The international environment

Quarterly Bulletin 1992 Q3
Published on 01 September 1992
  • Growth of the world economy has yet to gain momentum. In North America, moderate expansion appears to be under way, but has not yet become firmly established. Japanese economic growth continued to slow during the first half of the year. In Europe, activity has generally been subdued, with the impact of restrictive monetary policies beginning to take hold in Germany and continuing to exert a negative impact on demand in most other countries.
  • On the inflation front, US and Japanese consumer price increases are expected to remain moderate and in Canada, inflation reached a twenty-year low. European inflation performance is more mixed. Rising unit labour costs have added to inflationary pressure in Germany, while rates of consumer price increase in Spain and Italy, though falling, remain high. Only in France, among the larger continental countries, has price performance been broadly satisfactory. Monetary aggregates are hard to interpret, having slowed significantly in Japan and the United States, but stabilised at a high level in Germany.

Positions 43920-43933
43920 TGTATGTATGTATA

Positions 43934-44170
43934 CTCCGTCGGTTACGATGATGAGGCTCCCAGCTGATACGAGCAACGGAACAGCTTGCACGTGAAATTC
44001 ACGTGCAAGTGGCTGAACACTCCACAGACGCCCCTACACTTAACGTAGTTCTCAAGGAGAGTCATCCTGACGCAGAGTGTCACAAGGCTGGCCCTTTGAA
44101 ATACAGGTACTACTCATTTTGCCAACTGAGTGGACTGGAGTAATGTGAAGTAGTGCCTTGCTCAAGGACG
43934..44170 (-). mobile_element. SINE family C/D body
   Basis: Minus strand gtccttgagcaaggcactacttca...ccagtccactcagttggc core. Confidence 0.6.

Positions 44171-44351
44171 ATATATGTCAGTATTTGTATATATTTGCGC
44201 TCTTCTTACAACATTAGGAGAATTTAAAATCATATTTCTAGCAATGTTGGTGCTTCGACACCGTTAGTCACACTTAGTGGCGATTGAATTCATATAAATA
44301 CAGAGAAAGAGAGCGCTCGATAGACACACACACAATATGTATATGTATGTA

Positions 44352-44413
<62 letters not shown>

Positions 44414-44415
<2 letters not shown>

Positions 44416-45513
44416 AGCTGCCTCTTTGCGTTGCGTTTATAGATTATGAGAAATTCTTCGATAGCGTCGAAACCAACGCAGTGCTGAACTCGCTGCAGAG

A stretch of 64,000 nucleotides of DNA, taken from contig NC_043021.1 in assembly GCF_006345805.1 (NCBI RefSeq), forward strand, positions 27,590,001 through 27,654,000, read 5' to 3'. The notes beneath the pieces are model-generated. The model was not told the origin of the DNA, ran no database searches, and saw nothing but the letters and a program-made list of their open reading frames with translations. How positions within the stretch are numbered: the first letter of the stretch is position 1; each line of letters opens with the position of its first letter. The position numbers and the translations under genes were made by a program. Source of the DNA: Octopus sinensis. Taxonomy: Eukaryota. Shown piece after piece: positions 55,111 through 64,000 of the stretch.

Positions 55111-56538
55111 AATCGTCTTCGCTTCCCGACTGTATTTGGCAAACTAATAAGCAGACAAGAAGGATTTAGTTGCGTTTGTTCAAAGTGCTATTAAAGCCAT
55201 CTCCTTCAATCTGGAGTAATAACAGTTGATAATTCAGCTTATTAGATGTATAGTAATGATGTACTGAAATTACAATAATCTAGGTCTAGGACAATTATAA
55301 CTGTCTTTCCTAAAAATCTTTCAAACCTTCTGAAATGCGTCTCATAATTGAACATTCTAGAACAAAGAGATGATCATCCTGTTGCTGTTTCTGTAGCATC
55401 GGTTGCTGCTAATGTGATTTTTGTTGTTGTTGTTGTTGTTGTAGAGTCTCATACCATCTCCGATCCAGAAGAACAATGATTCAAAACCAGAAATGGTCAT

• The apparent hesitancy of activity prompted the US Federal Reserve to cut interest rates by half a percentage point at the beginning of July, lowering the discount rate to 3.0%. The federal funds rate fell by a similar amount to 3.25%, and leading commercial banks responded by reducing prime lending rates from 6.5% to 6.0%. The weakness of activity and demand led the Bank of Japan to cut its Official Discount Rate by half a percentage point to 3.25% at the end of July.
  • The Bundesbank responded to continued strong monetary growth by raising its discount rate from 8.0% to 8.75% on 16 July, although market interest rates in Germany were largely unaffected. Some, though not all, European countries responded to the Bundesbank by tightening their own monetary conditions. The Banca d'Italia had to act forcefully on several occasions in June and July in response to pressures in financial and currency markets, precipitated initially by the uncertainty caused by the 'No' vote in the Danish referendum on the Maastricht Treaty.

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